Greece's international creditors refused to extend the country's bailout in talks at the weekend, prompting savers to queue to withdraw cash from the country's beleaguered banks and taking Athens' standoff to a dangerous new level.

"We are very well-prepared because we've been anticipating a situation like this for a long time," said a spokesman for Germany's second biggest lender, Commerzbank (>> Commerzbank AG).

The Athens stock exchange will also be closed on Monday as the government tries to manage the financial fallout of the disagreement with the European Union and the International Monetary Fund.

Germany's biggest lender, Deutsche Bank (>> Deutsche Bank AG), said it felt well-prepared and was keeping a close eye on developments.

"Deutsche Bank has sufficient safety mechanisms in place to safeguard its business activities as well as those of its clients," it said in a statement that was also echoed by DZ Bank, the lender at the center of Germany's cooperative banking system.

Most large banks have established working groups to plan around scenarios of government and bank insolvencies, which can cause rapid collateral damage to other financial market players if for example, funds are transferred to a suddenly insolvent counter-party.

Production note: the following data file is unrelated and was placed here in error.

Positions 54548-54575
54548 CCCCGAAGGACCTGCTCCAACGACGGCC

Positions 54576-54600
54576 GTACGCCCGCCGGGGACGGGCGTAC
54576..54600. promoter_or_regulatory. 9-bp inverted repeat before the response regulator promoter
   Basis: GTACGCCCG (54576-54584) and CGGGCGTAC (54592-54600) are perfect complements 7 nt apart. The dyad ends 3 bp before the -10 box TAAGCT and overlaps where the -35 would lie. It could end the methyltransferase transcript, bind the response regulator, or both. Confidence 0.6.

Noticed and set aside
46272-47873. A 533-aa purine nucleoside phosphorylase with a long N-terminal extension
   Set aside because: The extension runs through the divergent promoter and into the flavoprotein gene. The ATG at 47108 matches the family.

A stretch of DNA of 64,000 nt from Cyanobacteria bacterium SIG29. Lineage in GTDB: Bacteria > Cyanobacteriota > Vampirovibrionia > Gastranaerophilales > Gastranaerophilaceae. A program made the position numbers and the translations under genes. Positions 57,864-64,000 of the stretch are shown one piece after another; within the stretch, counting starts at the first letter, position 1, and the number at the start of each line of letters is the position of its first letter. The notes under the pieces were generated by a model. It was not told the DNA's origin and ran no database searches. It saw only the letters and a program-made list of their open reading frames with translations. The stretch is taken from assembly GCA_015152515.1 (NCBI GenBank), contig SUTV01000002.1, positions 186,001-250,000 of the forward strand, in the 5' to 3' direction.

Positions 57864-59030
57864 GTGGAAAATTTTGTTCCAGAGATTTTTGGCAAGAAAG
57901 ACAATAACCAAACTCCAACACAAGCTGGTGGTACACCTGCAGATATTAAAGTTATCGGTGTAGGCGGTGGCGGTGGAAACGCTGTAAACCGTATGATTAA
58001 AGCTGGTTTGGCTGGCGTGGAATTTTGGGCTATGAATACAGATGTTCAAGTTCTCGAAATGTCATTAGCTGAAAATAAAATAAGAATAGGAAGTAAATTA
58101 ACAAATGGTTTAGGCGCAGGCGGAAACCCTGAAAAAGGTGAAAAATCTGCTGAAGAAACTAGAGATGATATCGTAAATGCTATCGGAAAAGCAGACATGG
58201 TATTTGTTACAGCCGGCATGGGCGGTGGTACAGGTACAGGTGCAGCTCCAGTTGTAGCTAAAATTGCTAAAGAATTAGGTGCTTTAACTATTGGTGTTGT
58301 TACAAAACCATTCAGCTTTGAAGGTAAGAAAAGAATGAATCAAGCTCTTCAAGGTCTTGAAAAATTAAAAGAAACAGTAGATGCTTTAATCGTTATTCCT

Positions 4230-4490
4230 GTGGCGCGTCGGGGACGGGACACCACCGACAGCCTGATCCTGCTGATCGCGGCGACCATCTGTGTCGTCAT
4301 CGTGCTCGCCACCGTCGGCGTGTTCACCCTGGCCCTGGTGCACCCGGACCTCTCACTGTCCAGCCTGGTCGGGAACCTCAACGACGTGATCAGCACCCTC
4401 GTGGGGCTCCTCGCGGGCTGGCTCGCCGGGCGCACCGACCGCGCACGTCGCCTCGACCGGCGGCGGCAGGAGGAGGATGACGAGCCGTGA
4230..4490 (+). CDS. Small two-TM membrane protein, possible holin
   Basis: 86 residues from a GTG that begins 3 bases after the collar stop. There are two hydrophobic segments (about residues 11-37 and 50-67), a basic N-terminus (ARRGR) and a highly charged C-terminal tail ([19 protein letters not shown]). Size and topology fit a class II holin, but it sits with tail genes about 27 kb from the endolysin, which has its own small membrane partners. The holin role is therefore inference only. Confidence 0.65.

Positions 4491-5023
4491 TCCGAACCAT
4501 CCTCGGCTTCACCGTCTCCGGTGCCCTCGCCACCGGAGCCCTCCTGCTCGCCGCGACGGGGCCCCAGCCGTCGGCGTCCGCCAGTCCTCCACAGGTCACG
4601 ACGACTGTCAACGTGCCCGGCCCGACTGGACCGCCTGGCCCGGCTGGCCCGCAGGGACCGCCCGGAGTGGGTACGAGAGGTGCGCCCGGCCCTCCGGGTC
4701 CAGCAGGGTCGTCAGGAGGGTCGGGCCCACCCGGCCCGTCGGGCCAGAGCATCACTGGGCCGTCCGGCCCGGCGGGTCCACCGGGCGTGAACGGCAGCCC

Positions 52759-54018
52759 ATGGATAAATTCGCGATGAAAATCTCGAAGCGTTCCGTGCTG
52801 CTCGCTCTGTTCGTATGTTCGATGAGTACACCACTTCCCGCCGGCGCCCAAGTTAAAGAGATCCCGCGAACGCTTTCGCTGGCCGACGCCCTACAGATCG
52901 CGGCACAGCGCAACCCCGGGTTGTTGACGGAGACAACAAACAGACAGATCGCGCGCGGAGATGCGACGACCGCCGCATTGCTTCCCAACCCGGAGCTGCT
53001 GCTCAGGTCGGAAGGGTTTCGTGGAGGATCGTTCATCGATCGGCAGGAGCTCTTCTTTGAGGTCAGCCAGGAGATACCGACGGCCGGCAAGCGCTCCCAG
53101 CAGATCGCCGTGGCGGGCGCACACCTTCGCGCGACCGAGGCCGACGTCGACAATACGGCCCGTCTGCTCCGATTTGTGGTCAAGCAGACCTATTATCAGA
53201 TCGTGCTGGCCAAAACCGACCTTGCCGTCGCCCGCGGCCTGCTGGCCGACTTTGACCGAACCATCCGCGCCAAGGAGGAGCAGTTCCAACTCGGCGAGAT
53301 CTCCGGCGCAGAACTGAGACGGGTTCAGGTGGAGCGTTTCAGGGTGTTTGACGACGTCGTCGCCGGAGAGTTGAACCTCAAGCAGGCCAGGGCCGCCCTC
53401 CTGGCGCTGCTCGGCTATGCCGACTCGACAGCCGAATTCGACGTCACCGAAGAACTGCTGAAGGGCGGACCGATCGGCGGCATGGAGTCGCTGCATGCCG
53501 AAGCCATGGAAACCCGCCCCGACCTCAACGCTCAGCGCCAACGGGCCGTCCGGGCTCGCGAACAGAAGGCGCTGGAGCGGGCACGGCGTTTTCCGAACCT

Banks have also been holding regular telephone conferences and conducting dry runs to make sure their systems are running properly, said a risk manager at a large German bank.

Dutch banks such as ING (>> ING GROEP) and ABN AMRO are also seen as well-prepared.

ABN Amro spokesman Jeroen van Maarschalkerweerd said the focus was on anticipating what may happen and quickly advising the bank's clients.

"Risk management is part of our business," he said.

"Thinking about scenarios is what we do, and we are prepared."

(Reporting by Jonathan Gould, Kathrin Jones, Alexander Huebner in Frankfurt and Toby Sterling in Amsterdam)

Stocks treated in this article : ING GROEP, Deutsche Bank AG, Commerzbank AG